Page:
Bars must strike a rum balance

Operators should choose brands and styles carefully, drinks firms say

Bartenders and consumers want authentic rums, according to Havana Club owner Pernod Ricard.

AS a category that has found favour with bartenders in recent years, rum has seen no shortage of activity – particularly at the golden and spiced end of the category – with new variants introduced and established brands revamped.

The activity is credited with maintaining the category’s buoyancy – and offering consumers plenty of brands and styles to choose from.
In such a burgeoning category, it seems balance is the watchword for operators deciding what to stock on the gantry. Drinks firms contacted by SLTN last week advised operators to ensure their range spans different styles of rum.
“Like all spirits on the bar it is important to make sure you have a good balanced range to offer customers,” said Alex Turner, head of brand advocacy for Bacardi.
“However, it is important to ensure they are being used and not just taking up space.
“There are a number of ways to compile a rum range; most bars will compile the list based on style or country of origin. For example, white, golden, dark or navy-style and spiced is probably the most basic way of compiling the list, and ideally to have some choice within each of the styles (two white, three gold, two dark/navy and two spiced).”
EmmaLi Stenhouse, Sailor Jerry brand ambassador at distributor First Drinks, also advised operators to stock a range of styles, saying consumers’ tastes when it comes to drinks are “more sophisticated than ever before”.
“I’ve seen a shift in the on-trade to bars having a selection of spiced rums rather than just one,” she said.
“Increasingly, bars are realising that the different styles and flavour profiles can sit side by side and fulfil different needs.”
Drinks giant Diageo, which owns the Captain Morgan’s Spiced brand, said offering rum-based long drinks and cocktails can help operators set their outlet apart from the competition – and give consumers an experience they’re unlikely to achieve at home.
But Andrew Leat, senior category development manager for the on-trade at Diageo GB, said licensees must choose which rums to stock carefully.
“Golden rum is a relatively new category to both consumers and operators,” he said.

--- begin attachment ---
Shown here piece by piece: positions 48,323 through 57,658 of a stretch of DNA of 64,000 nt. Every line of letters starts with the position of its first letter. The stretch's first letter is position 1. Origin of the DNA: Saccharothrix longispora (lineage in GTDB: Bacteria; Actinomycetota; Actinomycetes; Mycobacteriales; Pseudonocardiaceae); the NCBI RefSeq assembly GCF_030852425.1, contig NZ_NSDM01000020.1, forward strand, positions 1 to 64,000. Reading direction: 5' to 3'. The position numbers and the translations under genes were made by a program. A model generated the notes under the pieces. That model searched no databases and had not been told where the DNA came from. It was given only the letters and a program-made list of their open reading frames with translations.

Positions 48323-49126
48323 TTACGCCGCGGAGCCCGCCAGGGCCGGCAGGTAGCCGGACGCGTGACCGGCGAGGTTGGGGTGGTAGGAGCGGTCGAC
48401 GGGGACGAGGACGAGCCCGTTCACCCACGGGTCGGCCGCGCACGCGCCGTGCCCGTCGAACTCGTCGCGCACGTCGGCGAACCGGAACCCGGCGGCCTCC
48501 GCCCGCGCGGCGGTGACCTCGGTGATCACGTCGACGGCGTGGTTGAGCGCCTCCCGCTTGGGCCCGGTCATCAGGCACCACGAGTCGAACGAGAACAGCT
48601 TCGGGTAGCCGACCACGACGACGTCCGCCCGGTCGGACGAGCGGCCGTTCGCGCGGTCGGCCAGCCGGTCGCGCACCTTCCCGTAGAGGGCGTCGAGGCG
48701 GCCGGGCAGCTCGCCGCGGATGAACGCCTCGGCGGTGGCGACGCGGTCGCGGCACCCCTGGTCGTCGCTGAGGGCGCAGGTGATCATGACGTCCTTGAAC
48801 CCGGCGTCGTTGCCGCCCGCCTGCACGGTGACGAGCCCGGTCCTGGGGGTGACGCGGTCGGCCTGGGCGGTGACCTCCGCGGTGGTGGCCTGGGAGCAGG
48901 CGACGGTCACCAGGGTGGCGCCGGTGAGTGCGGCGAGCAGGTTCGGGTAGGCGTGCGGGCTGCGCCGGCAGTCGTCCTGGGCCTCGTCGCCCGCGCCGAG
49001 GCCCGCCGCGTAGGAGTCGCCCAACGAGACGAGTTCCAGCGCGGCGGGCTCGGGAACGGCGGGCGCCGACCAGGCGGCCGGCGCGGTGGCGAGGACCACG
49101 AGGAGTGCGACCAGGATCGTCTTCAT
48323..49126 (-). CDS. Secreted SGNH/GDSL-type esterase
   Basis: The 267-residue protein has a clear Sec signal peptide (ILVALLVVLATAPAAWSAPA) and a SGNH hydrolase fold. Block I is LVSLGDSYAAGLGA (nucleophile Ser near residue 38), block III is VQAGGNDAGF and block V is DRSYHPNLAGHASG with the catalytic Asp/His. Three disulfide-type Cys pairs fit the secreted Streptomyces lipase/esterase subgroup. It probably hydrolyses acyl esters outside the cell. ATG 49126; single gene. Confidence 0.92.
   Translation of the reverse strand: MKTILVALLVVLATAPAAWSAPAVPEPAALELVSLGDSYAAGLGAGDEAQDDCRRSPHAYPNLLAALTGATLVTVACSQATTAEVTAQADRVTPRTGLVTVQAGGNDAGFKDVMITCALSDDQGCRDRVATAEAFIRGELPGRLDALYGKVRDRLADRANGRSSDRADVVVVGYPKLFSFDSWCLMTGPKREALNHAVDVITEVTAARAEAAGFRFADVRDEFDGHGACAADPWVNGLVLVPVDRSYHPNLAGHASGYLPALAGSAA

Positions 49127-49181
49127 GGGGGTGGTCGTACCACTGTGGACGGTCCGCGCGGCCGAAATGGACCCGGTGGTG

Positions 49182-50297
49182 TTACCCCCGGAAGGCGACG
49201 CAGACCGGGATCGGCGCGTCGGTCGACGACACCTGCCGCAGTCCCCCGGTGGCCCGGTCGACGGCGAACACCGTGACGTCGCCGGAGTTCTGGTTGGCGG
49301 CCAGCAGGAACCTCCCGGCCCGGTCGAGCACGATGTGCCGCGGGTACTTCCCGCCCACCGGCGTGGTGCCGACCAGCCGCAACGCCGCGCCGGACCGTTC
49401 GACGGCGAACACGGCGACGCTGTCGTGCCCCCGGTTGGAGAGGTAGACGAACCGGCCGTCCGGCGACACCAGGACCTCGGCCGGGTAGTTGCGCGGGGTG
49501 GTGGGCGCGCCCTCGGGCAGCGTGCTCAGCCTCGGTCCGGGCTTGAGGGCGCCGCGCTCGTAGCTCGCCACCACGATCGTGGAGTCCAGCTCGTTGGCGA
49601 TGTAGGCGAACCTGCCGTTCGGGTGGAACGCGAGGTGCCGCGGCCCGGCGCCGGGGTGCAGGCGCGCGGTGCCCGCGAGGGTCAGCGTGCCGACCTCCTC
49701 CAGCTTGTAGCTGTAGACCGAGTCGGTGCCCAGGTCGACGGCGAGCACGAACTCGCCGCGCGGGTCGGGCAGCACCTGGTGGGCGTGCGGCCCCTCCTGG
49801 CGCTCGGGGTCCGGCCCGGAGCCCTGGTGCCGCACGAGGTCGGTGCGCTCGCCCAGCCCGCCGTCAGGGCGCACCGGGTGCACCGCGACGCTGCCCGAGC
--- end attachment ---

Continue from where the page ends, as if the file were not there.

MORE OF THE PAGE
“If licensees are not sure about the best products to stock in this category it can be tempting to offer a very wide range. Doing so without giving any guidance on which to choose can leave consumers confused and make them more likely to opt for a familiar drink.
“In order to avoid this, Diageo GB advises licensees to stock one market-leading golden rum brand and one more premium brand. This ensures consumers aren’t confused, but will provide bar staff with the opportunity to ‘up-sell’ to a product that has a higher margin.”
The opportunity to ‘up-sell’ was also highlighted by Havana Club owner Pernod Ricard.
Ian Peart, the firm’s on-trade channel director for spirits, said the growth in “ultra-premium” rum is being driven by bartenders and consumers seeking “authentic products with distinctive taste and provenance”.
“Consumers are always looking for more exciting and unusual drinks to try; similarly, bartenders are always looking to push the boundaries and are demanding more interesting and dynamic flavours,” he said.
“As a result, cocktails continue to perform well in the on-trade; it is important for on-trade operators to capitalise on the demand for cocktails by stocking popular brands that consumers know and trust, including premium rum such as Havana Club in order to make simple cocktails such as the Cuba Libre.”
Halewood International, whose rum brands include Lamb’s Navy and Lamb’s Spiced, also credited cocktails with helping boost sales of the spirit in pubs and bars.
“Halewood International has seen evidence to suggest consumers are experimenting with new, niche products, and this tends to be with golden and spiced rums rather than within the white and dark rum categories,” said James Wright, international sales and marketing manager for Lamb’s.
Scott McKenzie, of Marblehead Brand Development, which distributes dark spiced rum The Kraken, agreed that the spiced rum sector is especially buoyant at the moment.
“I think the Mojito has opened up the rum category to consumers and is helping them to experiment away from white to golden, aged and spiced; and to ask questions about aged rums and understand the profile of spiced rums,” he said.
It’s a view shared by Gosling’s distributor Love Drinks, which said consumers’ tastes are progressing through the different rum sectors.
“Gosling’s range of rums is shaking up the dark rum category – all of them are aged for a start and range from the Black Seal Rum to the Family Reserve Old Rum,” said the firm’s Emily Williamson. “The former is a great cocktail ingredient and the latter sits, unusually for a dark rum, in the sipping category.”
Tom Hurst of LWC Drinks, which distributes Old J spiced rum, said he expects to see further growth across the golden and spiced rum sectors.
“Due to its accessible taste and price profile I believe Old J will prove to be a good entry point to the rum category as a whole,” he said.

Image: Bartenders and consumers want authentic rums, according to Havana Club owner Pernod Ricard.